For the past few years, Mel and I have been either attending or having a “Pierogi Party” in the weeks before Christmas (barring unexpected illnesses and inclement weather). We both grew up eating frozen pierogies year round, but there was always something special about the homemade pierogies of the holiday seasons. After a lot of conversations with different people about how they make their pierogies (triangle vs. half circle, water vs. milk, how much salt, etc.), research into heirloom recipes, and hours and hours of practice making dough, I think we have both come to the point where we can whip up our ideal pierogies from memory. Possibly in our sleep.
In theory, pierogies are not complicated. The ingredients are simple and easy to find, and there really are only a few steps. However, they are time consuming and require a big commitment, because once you get into the process, you have to just see it through. You don’t want to be answering your phone when you are covered in flour and have dough on your hands. The dough is really the thing that makes or breaks the pierogies, in my opinion. Great tips we have received regarding the dough include: kneading it until it forms a ball that is “as soft as a baby’s bottom”; rolling it thin enough so that you can see light shining through if you hold it up, but thick enough to hold filling and stretch a little; and breaking the initial dough into half or thirds before rolling it out because it is easier to handle.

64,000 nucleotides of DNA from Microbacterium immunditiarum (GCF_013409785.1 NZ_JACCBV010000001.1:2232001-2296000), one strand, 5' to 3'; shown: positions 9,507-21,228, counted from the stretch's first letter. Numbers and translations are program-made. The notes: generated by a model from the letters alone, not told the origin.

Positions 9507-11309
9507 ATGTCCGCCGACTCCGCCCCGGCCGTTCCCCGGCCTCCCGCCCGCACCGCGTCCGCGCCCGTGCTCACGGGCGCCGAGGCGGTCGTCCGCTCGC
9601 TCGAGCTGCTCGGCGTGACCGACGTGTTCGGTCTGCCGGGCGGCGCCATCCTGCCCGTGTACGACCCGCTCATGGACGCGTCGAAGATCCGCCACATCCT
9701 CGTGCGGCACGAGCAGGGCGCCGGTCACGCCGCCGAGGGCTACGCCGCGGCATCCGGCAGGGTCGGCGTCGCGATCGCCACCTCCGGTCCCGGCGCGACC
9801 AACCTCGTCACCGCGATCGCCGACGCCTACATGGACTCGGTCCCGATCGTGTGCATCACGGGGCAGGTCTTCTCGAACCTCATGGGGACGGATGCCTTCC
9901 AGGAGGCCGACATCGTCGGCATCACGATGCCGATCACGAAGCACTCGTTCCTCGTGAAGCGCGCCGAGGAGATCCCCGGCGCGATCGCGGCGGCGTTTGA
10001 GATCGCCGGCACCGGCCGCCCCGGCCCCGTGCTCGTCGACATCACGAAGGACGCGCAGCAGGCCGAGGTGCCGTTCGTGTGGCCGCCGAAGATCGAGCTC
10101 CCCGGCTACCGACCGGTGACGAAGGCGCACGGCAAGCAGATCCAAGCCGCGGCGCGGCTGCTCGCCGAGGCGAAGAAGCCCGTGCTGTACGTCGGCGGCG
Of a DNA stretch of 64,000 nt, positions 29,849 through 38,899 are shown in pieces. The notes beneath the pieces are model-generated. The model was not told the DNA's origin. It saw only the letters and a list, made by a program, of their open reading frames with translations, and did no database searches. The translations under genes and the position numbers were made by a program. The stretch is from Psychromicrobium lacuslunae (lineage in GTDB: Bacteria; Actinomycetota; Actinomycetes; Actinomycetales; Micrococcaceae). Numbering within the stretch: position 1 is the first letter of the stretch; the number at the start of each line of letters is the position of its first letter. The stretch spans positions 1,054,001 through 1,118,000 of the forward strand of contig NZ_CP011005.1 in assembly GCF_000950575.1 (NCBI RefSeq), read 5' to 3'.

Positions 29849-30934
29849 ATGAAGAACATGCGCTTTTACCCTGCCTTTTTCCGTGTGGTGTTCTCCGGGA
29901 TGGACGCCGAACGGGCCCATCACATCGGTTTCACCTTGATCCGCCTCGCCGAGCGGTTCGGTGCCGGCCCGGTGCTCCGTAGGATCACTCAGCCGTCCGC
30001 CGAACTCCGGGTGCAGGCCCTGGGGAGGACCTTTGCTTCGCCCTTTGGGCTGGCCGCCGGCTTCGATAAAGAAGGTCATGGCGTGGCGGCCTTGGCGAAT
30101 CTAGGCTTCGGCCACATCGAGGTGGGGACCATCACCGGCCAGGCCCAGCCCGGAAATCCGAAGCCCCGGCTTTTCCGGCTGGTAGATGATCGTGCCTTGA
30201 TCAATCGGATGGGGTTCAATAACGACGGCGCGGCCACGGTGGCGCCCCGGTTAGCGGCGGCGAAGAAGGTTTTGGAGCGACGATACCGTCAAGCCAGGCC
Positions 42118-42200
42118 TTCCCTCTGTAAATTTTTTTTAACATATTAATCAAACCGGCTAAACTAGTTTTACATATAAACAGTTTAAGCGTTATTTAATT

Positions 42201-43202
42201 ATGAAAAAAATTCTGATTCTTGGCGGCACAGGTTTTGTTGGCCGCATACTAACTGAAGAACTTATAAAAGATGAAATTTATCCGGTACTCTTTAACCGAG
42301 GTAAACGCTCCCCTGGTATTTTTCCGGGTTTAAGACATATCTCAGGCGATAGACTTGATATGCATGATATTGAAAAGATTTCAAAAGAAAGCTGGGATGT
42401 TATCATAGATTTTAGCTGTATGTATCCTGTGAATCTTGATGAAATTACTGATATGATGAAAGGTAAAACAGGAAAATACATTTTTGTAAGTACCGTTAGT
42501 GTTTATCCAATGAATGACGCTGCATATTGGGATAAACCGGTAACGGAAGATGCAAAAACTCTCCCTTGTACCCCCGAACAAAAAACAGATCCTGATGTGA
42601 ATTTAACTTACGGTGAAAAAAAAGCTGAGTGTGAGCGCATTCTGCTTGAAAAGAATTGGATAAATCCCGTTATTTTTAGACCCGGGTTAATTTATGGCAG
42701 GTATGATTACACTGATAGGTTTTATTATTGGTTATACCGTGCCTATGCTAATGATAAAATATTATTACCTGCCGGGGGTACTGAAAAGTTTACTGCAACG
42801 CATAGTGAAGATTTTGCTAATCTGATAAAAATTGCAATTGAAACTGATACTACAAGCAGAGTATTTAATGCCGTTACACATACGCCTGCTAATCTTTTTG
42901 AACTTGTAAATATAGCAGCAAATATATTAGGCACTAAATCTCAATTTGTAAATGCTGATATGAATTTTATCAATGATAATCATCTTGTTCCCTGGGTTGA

Although most recently I have been using a filling mixture of potato, bacon and cheese due to frequent requests, you can use just about any filling you like. I have a batch of dessert pierogies filled with strawberry preserves in my freezer, along with a half dozen potato, spinach, and feta, and I once even made 6 Nutella-filled pierogies (which were quickly devoured.) The possibilities are almost limitless.
I find that this recipe for pierogi dough is a pretty good start for making pierogies. Below are my slight modifications: